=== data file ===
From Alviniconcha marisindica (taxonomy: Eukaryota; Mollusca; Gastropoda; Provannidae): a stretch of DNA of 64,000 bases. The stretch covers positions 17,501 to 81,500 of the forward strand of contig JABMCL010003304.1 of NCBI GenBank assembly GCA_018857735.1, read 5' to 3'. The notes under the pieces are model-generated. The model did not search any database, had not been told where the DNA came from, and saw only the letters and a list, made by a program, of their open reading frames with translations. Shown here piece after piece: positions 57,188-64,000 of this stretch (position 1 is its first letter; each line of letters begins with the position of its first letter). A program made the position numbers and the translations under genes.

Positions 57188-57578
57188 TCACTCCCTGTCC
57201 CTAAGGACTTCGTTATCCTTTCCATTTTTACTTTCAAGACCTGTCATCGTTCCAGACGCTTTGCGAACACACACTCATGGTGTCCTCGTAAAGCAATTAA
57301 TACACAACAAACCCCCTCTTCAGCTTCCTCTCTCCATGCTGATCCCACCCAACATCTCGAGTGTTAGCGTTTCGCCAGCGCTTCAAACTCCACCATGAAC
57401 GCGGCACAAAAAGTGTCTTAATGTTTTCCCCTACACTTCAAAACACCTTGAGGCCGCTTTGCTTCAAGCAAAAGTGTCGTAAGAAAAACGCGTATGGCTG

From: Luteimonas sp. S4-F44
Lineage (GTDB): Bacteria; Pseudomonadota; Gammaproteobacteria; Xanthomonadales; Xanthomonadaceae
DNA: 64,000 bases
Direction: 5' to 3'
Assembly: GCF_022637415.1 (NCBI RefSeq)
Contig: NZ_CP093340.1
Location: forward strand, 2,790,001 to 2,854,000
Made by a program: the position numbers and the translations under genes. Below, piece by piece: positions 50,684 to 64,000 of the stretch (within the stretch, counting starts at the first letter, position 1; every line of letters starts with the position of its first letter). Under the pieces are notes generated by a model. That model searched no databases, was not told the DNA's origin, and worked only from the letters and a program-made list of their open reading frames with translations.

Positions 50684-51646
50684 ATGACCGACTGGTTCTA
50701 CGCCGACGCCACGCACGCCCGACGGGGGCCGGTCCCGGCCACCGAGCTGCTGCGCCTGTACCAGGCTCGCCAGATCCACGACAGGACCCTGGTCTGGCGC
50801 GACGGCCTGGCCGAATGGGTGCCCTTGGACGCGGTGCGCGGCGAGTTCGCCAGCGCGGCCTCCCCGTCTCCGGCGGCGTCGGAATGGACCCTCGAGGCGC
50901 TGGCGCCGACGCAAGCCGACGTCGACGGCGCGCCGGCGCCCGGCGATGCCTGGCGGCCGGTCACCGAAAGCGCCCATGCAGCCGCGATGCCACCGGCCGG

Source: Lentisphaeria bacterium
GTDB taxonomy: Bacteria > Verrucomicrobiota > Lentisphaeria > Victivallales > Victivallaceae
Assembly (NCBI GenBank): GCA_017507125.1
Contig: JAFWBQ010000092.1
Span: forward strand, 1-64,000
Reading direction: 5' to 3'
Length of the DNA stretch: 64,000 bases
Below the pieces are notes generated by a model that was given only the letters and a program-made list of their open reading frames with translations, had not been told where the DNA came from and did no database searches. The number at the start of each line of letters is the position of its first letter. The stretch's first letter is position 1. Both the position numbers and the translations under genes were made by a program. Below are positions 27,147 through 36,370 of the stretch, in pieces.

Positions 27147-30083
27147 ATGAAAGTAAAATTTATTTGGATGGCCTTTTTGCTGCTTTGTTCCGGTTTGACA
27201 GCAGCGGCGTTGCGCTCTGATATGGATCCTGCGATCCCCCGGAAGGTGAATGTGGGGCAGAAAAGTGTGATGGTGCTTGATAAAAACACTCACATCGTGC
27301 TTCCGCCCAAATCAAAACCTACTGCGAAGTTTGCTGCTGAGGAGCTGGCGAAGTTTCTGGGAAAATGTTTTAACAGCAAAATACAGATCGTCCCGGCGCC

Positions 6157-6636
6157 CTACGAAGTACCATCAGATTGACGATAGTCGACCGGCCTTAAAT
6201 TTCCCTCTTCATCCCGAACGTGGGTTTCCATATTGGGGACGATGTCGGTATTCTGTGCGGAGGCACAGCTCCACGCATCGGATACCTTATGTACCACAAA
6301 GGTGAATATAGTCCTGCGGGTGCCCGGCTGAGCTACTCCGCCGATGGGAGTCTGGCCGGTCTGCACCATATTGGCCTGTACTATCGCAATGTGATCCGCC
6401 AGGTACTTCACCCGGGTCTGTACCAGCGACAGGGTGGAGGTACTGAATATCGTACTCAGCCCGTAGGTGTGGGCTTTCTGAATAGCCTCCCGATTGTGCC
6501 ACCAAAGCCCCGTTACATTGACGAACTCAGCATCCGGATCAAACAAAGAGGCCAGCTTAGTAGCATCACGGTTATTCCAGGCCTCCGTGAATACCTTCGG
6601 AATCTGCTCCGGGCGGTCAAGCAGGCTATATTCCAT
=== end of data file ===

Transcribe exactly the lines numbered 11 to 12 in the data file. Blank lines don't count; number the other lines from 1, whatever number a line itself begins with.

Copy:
Assembly: GCF_022637415.1 (NCBI RefSeq)
Contig: NZ_CP093340.1